10. The shell wad of claim 1 wherein said lower support walls break through said planar member and slide against said upper support walls when said upward force is applied to said lower support disc.
1. Field of the Invention
This invention relates to plastic wads for shotgun shells or the like.
2. Description of the Prior Art
It is known to make one piece shot holders and wads for shot shells of a flexible, deformable material such as molded plastic resin, for example polyethylene. The wad is spaced from the shot holder and connected thereto by some type of cushioning means.
The plastic shot holders protect the shot pellets from abrasion against the gun barrel, protect the pellets against deformation by being forced against the hard surface of the barrel, carry the shot pellets as a concentrated unit out of the gun barrel, and separate readily from the shot pellets soon after they leave the barrel. The wad portion is generally provided with a skirt which deforms outwardly against the gun barrel to inhibit passage of the expanding gases of the burning powder charge past the wad. The cushion between the wad and the shot holder cushions the impact of the expanding gases from the powder charge on the shot pellets to prevent the pellets from being deformed.
Various types of cushioning devices have been employed in the prior art. These devices include collapsable vertical walls located around the periphery of the wad, diagonal struts, crossed support walls, foam cushions and air chambers. Although all of these devices provide a cushion effect, they do not function with equal effectiveness. A major problem to be overcome is that the cushioning should be accomplished without tilting the wad, which might break the gas seal and cause transverse deflection of the wad and possibly the shot holder, not only within the gun barrel but also to the extent of interfering with the trajectory of the shot as it leaves the barrel.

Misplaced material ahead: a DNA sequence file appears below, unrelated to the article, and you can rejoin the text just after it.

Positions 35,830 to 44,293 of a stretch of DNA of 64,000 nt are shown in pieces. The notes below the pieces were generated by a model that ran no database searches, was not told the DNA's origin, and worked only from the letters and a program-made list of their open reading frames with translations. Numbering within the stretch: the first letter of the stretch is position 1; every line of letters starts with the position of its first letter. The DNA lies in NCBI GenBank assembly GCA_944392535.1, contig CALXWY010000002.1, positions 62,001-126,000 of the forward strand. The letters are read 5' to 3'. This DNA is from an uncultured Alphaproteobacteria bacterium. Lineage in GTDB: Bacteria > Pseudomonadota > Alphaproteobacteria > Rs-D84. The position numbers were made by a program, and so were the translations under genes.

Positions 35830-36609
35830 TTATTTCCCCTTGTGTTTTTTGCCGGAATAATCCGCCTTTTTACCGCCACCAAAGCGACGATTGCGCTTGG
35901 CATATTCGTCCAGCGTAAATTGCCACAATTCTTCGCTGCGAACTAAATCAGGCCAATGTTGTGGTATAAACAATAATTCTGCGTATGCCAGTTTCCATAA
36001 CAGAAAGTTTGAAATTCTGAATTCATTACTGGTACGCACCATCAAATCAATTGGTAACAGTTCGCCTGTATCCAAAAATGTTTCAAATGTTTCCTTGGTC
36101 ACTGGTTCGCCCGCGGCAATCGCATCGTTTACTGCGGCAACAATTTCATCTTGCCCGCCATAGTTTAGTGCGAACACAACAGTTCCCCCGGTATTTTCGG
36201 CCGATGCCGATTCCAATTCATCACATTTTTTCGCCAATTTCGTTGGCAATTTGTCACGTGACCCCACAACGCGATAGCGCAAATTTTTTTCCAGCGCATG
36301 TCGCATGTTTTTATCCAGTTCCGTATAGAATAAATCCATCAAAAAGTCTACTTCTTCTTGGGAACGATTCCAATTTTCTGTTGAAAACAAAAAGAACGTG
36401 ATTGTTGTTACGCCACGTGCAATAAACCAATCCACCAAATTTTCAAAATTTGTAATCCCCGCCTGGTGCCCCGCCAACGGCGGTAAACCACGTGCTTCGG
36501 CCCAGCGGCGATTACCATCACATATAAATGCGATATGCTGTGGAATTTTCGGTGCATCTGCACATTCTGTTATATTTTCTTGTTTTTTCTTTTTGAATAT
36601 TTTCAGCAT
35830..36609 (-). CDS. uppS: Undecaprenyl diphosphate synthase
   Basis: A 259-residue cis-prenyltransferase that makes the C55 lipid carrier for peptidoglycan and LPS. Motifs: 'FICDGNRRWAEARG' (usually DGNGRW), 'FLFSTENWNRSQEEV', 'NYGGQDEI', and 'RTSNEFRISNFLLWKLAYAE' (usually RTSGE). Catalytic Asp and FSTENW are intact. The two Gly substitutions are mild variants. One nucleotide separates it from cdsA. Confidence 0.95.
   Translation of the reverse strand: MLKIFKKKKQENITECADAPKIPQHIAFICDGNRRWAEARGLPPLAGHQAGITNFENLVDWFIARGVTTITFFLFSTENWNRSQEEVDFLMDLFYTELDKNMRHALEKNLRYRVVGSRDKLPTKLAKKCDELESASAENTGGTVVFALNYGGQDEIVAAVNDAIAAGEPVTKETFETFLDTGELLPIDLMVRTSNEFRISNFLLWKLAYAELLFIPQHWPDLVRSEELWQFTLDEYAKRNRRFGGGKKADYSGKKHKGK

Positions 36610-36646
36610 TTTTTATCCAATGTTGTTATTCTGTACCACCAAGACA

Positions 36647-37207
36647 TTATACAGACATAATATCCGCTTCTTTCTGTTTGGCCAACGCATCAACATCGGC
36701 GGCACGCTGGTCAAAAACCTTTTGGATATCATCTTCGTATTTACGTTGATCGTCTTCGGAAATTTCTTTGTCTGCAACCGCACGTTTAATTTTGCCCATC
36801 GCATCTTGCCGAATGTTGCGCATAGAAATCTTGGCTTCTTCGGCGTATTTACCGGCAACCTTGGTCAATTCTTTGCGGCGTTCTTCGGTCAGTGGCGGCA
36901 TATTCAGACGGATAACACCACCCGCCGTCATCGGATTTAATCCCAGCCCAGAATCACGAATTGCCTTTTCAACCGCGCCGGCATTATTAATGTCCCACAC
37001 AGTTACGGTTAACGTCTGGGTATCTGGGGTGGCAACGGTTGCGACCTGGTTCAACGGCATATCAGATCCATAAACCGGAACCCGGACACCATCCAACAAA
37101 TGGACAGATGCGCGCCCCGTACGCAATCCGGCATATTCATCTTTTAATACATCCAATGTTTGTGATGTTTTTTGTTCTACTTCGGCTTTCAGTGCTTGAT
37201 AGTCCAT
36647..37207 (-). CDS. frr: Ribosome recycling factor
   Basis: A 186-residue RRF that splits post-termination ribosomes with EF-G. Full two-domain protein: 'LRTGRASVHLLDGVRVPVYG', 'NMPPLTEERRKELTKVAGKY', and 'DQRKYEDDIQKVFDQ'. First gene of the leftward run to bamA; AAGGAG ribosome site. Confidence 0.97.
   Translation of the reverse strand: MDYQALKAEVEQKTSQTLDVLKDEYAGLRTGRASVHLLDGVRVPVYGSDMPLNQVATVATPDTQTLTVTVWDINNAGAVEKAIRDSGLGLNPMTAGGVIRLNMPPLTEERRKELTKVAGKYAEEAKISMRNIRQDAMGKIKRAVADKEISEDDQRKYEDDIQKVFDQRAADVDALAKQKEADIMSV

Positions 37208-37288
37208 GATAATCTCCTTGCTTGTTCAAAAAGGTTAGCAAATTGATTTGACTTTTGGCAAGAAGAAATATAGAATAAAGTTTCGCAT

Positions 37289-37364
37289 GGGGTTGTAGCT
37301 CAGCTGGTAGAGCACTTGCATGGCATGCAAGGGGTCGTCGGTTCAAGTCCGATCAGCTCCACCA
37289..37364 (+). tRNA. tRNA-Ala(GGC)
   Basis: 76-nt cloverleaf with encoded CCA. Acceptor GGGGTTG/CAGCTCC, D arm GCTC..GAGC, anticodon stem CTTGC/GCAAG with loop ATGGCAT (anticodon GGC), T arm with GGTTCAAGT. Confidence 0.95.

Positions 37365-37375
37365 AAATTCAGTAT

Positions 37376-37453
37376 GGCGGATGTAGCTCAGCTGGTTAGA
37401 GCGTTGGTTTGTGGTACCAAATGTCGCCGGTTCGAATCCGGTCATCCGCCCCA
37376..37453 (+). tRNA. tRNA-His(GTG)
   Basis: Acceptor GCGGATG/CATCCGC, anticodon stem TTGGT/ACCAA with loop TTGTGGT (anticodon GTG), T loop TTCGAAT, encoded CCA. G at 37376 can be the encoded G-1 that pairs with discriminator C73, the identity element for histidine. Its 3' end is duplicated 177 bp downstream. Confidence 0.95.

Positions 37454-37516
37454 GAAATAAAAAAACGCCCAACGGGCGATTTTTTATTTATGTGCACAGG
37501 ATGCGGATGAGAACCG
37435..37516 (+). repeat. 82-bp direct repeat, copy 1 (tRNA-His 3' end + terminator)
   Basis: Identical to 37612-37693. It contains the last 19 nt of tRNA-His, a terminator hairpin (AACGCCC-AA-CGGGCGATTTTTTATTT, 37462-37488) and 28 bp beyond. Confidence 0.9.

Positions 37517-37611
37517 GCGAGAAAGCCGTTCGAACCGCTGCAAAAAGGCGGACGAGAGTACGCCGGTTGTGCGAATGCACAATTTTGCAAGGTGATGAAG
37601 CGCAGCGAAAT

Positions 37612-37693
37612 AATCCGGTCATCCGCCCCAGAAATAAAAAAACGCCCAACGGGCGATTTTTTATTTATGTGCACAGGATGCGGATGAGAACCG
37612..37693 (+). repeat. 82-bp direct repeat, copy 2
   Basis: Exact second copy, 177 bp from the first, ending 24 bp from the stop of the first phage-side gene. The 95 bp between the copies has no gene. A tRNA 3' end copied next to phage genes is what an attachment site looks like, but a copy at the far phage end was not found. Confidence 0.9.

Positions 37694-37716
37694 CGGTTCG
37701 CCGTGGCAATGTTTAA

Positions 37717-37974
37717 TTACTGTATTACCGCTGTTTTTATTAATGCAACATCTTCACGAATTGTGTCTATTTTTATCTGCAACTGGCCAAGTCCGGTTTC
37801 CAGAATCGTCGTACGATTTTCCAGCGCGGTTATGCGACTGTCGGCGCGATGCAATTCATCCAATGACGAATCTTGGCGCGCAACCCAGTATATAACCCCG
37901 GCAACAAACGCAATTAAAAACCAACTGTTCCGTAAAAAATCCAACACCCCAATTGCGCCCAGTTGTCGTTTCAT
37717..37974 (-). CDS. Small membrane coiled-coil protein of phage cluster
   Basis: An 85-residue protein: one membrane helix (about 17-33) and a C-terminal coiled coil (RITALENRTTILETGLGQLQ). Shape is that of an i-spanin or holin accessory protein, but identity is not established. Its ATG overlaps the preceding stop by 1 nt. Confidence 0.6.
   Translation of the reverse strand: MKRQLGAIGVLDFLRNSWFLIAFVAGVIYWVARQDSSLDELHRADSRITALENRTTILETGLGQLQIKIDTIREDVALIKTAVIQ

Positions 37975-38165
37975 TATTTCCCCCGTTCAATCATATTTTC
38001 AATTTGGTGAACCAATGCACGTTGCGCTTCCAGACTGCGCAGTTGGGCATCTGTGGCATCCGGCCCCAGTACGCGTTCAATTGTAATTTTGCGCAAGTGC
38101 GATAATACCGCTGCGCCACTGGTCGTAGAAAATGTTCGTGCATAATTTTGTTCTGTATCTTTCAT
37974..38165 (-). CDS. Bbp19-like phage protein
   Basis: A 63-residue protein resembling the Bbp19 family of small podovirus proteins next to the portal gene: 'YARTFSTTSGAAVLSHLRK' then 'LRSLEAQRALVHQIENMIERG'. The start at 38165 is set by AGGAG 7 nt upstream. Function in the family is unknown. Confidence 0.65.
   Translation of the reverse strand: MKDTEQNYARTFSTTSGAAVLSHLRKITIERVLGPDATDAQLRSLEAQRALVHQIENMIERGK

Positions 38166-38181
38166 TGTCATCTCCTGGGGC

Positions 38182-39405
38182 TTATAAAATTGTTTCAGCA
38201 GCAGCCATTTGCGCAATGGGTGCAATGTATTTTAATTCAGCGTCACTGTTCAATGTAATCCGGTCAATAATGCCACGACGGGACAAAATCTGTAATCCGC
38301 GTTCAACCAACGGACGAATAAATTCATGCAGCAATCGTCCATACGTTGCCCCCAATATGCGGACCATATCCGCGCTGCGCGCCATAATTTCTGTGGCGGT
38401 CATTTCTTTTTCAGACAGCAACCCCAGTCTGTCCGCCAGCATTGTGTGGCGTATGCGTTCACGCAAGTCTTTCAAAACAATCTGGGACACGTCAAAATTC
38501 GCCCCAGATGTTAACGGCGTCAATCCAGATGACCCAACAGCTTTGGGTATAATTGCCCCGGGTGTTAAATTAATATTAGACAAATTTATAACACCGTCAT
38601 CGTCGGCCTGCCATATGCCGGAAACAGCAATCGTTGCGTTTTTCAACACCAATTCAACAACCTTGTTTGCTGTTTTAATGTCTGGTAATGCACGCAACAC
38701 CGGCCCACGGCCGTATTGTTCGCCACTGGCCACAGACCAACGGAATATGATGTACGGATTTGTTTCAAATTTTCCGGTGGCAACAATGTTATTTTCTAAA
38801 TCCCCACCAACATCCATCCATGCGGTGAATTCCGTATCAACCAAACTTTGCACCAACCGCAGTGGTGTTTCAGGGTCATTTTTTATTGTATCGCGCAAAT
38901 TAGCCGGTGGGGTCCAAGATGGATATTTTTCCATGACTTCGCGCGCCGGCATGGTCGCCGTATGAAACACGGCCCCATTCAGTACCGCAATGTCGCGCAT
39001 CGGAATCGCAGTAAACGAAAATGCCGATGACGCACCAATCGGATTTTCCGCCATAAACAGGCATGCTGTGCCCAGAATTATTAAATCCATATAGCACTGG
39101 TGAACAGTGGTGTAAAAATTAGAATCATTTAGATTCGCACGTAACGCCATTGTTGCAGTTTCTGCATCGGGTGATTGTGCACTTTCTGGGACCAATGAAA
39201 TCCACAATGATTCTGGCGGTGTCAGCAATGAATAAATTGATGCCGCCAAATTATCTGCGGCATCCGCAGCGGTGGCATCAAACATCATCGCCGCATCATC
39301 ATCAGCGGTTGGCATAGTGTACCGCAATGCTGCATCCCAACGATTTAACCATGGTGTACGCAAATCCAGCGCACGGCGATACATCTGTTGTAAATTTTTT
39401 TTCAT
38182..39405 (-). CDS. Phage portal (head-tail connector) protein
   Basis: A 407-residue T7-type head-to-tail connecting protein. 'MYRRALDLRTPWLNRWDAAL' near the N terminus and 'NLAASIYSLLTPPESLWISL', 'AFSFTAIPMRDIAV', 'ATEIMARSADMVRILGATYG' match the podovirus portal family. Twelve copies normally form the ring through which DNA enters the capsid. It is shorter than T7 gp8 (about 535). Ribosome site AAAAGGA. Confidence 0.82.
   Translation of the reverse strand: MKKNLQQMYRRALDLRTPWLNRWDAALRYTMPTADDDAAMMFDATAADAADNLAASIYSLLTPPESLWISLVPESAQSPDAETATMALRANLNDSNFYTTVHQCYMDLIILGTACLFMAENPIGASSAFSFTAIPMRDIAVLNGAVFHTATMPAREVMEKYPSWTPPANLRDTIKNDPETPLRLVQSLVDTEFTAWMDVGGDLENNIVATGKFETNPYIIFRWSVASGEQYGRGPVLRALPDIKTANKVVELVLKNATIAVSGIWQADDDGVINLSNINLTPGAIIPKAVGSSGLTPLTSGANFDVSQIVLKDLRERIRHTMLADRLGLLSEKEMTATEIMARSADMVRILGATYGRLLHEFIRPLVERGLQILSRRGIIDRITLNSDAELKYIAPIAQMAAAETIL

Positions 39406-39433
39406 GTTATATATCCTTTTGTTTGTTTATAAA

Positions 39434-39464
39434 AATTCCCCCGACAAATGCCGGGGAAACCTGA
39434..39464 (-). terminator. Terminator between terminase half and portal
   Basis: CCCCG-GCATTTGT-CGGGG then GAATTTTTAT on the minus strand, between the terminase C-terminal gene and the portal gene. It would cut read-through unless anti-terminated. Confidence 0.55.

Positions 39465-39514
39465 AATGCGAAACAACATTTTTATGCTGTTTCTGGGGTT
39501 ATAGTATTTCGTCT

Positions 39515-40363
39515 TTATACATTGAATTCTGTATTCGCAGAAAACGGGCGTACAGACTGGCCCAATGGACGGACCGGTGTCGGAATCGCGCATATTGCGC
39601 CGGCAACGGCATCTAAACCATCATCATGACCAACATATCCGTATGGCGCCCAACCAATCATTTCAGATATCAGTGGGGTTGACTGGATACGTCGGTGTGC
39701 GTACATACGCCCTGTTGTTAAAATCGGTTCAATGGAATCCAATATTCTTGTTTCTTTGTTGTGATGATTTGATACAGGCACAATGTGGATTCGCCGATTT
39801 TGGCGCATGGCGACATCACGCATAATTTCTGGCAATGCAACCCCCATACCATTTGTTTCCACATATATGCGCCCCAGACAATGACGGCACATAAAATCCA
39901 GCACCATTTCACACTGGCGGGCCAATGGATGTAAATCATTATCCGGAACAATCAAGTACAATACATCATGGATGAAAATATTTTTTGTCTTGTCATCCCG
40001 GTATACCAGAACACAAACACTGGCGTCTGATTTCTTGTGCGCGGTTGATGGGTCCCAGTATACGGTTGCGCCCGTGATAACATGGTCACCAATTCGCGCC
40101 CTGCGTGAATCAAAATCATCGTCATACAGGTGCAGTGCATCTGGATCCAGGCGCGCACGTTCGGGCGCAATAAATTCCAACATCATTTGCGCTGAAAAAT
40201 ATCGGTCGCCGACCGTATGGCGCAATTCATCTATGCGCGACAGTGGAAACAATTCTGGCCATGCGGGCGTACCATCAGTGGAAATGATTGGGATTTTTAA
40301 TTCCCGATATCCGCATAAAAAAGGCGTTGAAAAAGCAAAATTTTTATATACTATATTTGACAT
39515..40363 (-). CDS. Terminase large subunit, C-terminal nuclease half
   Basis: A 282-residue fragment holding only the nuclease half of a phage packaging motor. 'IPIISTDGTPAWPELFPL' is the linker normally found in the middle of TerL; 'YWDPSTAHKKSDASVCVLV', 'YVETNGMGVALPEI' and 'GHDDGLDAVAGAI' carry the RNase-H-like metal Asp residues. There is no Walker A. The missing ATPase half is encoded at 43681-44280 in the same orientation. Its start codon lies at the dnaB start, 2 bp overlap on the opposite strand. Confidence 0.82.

Most wad designs also include a skirt which extends from the wad and contacts the gun barrel. The gas pressure of the powder charge will expand the skirt of the wad to form a gas seal. Generally, the skirt is tapered outwardly and rearwardly so that its own resilience and memory forces it into tight engagement with the shot shell casing wall to prevent initial leak of the expanding gases. Any gases escaping past the wad will not only lessen the muzzle velocity of the shot leaving the gun barrel, but will also pass through the shot in the holder to disturb the shot pattern.
It is a primary object of the present invention to provide a plastic shot shell wad which has an improved cushioning effect in comparison with the prior art.
The present invention comprises a plastic wad and shot holder for a shot shell which includes a new type of cushioning device. The wad is a disc shaped member having a downwardly extending skirt which serves as a gas seal. The shot holder comprises a tubular member having a planar lower end. The wad and the shot holder are connected to one another by means of a two level cushioning device. The first level of the cushioning device includes at least one vertical wall portion which extends perpendicularly downwardly from the bottom of the shot holder. The end of the wall is connected to the upper surface of a deformable planar member which is substantially parallel to the bottom of the shot holder. The second level of the cushioning device includes at least one vertical wall extending perpendicularly downwardly from the lower surface of the planar member. The end of the wall is connected to the upper surface of the wad.